CORRECTION: Adam Cresser’s name was incorrectly spelled as Cressler in the article. The misspelling has been corrected.

MUSTANG, Okla., (KFOR) – Mustang police are asking for assistance identifying a suspect and vehicle from an attempted abduction of an eight-year-old girl near her home, around 5:45 p.m. Wednesday, in the 600 block of West Elder Drive.

Investigators identified the suspect as a white male, approximately 20 to 30 years old, with brown hair, a beard and brown eyes.

The man, last seen wearing a white hoody and no pants, lured the young girl into a subcompact, silver car, where he tried to force her to touch his genitalia.

“I guess he came by twice,” said the girl’s father, Adam Cresser. “The first time he asked directions to the high school. And then he came by again, asked again for directions and said he had a puppy…and it went down in a terrible [way] after that,” he added.

“He actually grabbed her, pulled her into the car and she started screaming,” he continued, visibly shaken. “It’s just something you just don’t get ready for. I’m glad of my daughter’s safety, but it’s just terrible.”

Possible abduction case
Credit: Mustang Police FB Page

Fortunately, the girl was able to escape and run home where her mother called the authorities.

“We are asking our community for extra diligence and assistance in the identification of the suspect,” said Rob Groseclose, Mustang Police Department’s Chief of Police. “With [the public’s help] we are hopeful to bring this criminal to justice.”

Mustang Public Schools opted to send the below letter to parents Thursday afternoon to help get the word out and share recommended safety precautions:

Mustang Families,

The safety of our students and staff is of paramount priority and we are writing today to inform you of an incident that took place yesterday, and to pass along a request for help from our law enforcement partners.

Mustang Police are asking for assistance identifying a suspect and vehicle from an attempted abduction in the 600 block of W. Elder Dr. The incident occurred yesterday evening, March 23, 2022, at approximately 5:45pm. The suspect, a white male, 20-30 years of age, had brown hair, a beard and brown eyes, lured a young juvenile to his vehicle where he attempted to abduct the juvenile and force the juvenile to touch him. Fortunately, the juvenile was able to escape and alert authorities. If anyone has any information, they are asked to contact Detective William Carpenter by calling (405) 376-7733 or (405) 376-2488.

Although this did not happen at or during school, we are thankful for our law enforcement partners for alerting us and allowing us to help get the word out concerning this situation. In light of the above situation, we would like to take this opportunity to remind parents and students to report suspicious activity. Additionally, we encourage you to please review the following stranger safety precautions with your children:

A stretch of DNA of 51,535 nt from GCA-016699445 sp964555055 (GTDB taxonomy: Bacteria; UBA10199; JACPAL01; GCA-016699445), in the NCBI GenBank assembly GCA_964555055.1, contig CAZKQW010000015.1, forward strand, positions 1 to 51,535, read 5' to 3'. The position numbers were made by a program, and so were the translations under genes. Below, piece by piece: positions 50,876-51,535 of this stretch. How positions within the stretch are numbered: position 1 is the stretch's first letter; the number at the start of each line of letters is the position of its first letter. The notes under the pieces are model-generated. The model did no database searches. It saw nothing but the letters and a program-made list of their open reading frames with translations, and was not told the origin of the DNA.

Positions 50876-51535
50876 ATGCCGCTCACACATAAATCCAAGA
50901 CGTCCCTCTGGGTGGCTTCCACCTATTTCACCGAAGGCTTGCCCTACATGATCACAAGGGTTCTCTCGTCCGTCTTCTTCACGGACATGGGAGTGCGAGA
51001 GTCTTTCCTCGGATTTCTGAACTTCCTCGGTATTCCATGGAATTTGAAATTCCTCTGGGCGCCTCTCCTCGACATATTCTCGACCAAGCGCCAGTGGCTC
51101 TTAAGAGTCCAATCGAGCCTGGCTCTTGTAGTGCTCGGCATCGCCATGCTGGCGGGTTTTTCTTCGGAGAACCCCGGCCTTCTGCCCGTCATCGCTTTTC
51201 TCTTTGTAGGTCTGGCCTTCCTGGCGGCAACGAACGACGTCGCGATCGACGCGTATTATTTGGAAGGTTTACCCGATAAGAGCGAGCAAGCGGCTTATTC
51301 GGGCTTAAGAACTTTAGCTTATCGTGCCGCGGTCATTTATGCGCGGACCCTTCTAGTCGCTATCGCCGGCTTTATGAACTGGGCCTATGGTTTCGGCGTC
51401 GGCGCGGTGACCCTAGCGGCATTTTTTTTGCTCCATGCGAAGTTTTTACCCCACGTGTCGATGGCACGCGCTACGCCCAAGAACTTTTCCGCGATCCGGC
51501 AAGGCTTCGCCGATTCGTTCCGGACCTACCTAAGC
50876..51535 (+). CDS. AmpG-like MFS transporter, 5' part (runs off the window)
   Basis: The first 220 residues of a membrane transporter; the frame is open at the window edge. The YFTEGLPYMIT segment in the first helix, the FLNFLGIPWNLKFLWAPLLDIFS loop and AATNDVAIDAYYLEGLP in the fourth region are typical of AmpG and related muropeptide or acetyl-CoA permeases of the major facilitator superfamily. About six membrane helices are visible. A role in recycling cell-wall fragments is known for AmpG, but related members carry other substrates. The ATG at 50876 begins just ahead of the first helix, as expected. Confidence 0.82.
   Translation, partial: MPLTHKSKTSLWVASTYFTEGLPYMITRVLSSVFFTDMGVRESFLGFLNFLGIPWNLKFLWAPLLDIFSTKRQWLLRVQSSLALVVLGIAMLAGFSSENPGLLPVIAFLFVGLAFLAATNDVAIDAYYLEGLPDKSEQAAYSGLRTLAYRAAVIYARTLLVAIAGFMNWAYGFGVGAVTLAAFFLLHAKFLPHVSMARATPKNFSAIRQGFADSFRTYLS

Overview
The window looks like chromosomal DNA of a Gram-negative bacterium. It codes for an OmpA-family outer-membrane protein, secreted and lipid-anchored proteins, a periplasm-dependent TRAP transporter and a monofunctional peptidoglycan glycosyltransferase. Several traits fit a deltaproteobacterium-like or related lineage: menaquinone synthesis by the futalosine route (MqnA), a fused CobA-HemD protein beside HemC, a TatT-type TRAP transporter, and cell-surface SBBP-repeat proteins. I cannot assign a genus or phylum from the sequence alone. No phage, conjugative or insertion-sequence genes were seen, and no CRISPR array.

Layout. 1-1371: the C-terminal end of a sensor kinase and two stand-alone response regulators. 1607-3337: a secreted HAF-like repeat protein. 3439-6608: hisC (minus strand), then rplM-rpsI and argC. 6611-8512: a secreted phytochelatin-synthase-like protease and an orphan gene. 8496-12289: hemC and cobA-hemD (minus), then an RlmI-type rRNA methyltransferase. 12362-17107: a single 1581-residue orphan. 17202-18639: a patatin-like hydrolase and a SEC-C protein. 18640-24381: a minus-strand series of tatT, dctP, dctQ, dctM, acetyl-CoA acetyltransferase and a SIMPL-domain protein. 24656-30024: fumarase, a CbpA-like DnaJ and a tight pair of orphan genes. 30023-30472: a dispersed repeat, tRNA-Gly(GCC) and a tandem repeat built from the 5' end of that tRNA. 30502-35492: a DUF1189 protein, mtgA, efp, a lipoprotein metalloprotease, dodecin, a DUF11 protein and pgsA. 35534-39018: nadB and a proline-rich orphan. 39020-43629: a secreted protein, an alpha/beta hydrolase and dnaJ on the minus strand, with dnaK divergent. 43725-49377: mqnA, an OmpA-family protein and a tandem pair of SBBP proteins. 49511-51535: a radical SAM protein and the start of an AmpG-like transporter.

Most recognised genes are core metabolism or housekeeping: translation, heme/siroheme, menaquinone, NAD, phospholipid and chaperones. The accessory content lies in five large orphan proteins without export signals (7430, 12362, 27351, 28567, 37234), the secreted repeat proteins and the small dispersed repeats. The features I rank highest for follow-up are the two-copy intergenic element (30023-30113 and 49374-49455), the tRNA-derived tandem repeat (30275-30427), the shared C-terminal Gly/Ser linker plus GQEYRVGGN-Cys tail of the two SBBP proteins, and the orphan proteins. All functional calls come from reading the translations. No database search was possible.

• Whenever feasible, children should walk in groups or pairs rather than alone;
  • If someone follows them on foot, children should get away as quickly as they can by going to someone’s house they know or run toward other people;
  • If a car pulls beside a child, the child should turn around and go in the opposite direction if they do not know the driver and/or if the driver makes the child feel uncomfortable;
  • Children should avoid shortcuts through empty parks, fields, or alleys;
  • Children should be taught to recognize suspicious behavior and remember a description of the person or vehicle to give to the police.

We encourage parents/ guardians to reinforce these tips with their children and to ask them to take the same precautions during non-school hours and on weekends. If you have additional questions, please feel free to contact your child’s building principal. As always, we sincerely appreciate your continued partnership, support, and understanding.

Mustang Public Schools

Jennifer Newell, who serves as the Director of School Safety and Security, spoke with KFOR, echoing the importance of speaking with kids about stranger safety, saying that kids should always “be leery of people or anybody in a car approaching.”

“Big people shouldn’t ask little people for help or for young kids for help,” she said about the school’s guidance to students. “[It’s] just as a reminder not to be fearful, but to be aware.

“The good thing is, is within our school system for our younger kids, we teach a program called ROAR.”

ROAR is a program through Oklahoma City’s Care Center that teaches children ages four to eight about body-safety and how to protect themselves from abuse.

Heading out to meet his family, Adam Cresser said his family would be making changes to their daughter’s routine.

“We’re going to have a couple of different more rules… if she’s going to a friend’s house. We’re definitely going to be walking with her or dropping her off,” he said.